Challenge to Coal-fired Power Plant Moves to Court of Appeals

Attorneys Back Superior Court Decision

Atlanta, GA (August 13, 2008) Attorneys for GreenLaw responded decisively to the proponents of an air pollution permit in a fight over health, air quality, and Georgia’s energy future that has become increasingly antagonistic. GreenLaw attorneys, representing the Friends of the Chattahoochee and the Sierra Club of Georgia, filed a response with the Court of Appeals to the Application for Discretionary Appeal that had been filed by Dynegy and the State of Georgia challenging the decision of the Fulton County Superior Court. GreenLaw’s response addressed misstatements and distortions in the briefs filed by Dynegy, EPD, and Georgia’s Chamber of Commerce.

"The exaggerations of Georgia’s EPD, Dynegy and the Chamber are irresponsible,” said Justine Thompson, Executive Director of GreenLaw.  “For example, the Chamber says that hospitals, assisted living facilities, and small businesses would be hurt by the law. But they don’t mention that the state has the absolute authority to exclude hospitals and assisted-living facilities from this law.  And many smaller businesses than the kinds the Chamber talks about already obtain EPD pollution permits without a problem.”  

The Chamber even ignores the information on EPD’s own website about pollution permits for small businesses.  According to EPD, already “Georgia’s environmental regulations require many small businesses [those with fewer than 100 employees] to obtain permits, install pollution control equipment, and maintain required emissions records.” As one of many examples, hundreds of “minor NSR permits” for businesses smaller than the ones the Chamber complains about are issued under the Clean Air Act without a problem. “Sure, an air permit for a massive polluter like the Longleaf plant is complicated, but that has nothing at all to do with what the permit process would look like for a more routine project,” Thompson pointed out.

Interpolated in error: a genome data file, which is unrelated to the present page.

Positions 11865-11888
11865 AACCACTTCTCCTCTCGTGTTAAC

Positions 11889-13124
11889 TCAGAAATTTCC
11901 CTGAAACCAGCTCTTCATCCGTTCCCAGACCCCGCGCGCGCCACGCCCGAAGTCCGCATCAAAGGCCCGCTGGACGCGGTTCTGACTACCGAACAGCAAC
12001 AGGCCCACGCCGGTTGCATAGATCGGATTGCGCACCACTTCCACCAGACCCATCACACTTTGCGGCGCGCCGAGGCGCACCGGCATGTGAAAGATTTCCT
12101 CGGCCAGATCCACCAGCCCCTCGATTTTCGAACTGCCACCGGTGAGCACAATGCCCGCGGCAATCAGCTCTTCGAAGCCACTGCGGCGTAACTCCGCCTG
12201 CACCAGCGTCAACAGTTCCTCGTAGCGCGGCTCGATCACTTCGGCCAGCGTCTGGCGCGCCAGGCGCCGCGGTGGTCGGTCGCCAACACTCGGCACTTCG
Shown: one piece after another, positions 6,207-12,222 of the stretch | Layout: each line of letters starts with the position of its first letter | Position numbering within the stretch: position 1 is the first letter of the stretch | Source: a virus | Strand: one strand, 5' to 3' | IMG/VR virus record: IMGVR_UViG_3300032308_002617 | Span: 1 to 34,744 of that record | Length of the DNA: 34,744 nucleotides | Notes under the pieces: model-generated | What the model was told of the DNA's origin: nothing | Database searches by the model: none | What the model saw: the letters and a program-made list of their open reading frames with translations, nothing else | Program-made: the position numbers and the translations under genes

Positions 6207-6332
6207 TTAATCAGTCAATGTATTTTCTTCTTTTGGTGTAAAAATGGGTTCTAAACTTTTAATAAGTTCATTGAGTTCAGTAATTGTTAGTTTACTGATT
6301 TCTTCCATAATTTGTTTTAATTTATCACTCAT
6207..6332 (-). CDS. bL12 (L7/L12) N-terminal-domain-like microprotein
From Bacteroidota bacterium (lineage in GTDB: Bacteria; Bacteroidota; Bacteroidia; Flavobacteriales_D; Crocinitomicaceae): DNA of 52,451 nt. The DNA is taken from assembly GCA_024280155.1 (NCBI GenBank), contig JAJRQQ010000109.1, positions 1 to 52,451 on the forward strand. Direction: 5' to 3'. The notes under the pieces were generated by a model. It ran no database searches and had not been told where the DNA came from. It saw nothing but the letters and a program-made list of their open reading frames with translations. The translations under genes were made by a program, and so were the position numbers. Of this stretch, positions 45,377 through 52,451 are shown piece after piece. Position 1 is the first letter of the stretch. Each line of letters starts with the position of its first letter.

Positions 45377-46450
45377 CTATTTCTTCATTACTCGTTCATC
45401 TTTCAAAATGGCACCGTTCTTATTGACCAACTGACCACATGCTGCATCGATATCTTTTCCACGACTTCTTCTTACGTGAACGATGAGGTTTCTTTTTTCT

The Chamber also cited the possible inclusion of “bakeries” under the Act as a supposed indication that the Court’s ruling went too far, but once again, bakeries around the country already obtain air pollution permits for their emissions of “volatile organic compounds.” “Though the Clean Air Act already applies to Georgia’s bakeries, obtaining permits certainly has not been a problem for them. No one could say we have any shortage of bakeries,” said Thompson. 

GreenLaw also challenged their opponents’ characterization of the Superior Court’s CO2 ruling.   “Dynegy and EPD are just trying to avoid the law, and they are doing it by purposely confusing the national regulation of pollutants that are limited by general “ambient” pollution levels, with the emission limitations that apply only to a new pollution source, like the Longleaf plant,” explained Thompson.  GreenLaw’s brief points out that specific emission limitations for each massive new “source” apply to every "air pollutant" -- regardless of whether it is under a general national limit -- if it is in any way "subject to regulation under the Act. The United States Supreme Court ruled last year that CO2 is an "air pollutant," and GreenLaw maintains that there is no doubt that CO2 is "subject to regulation" under the Clean Air Act. The EPA has issued literally hundreds of CO2 regulations under that law.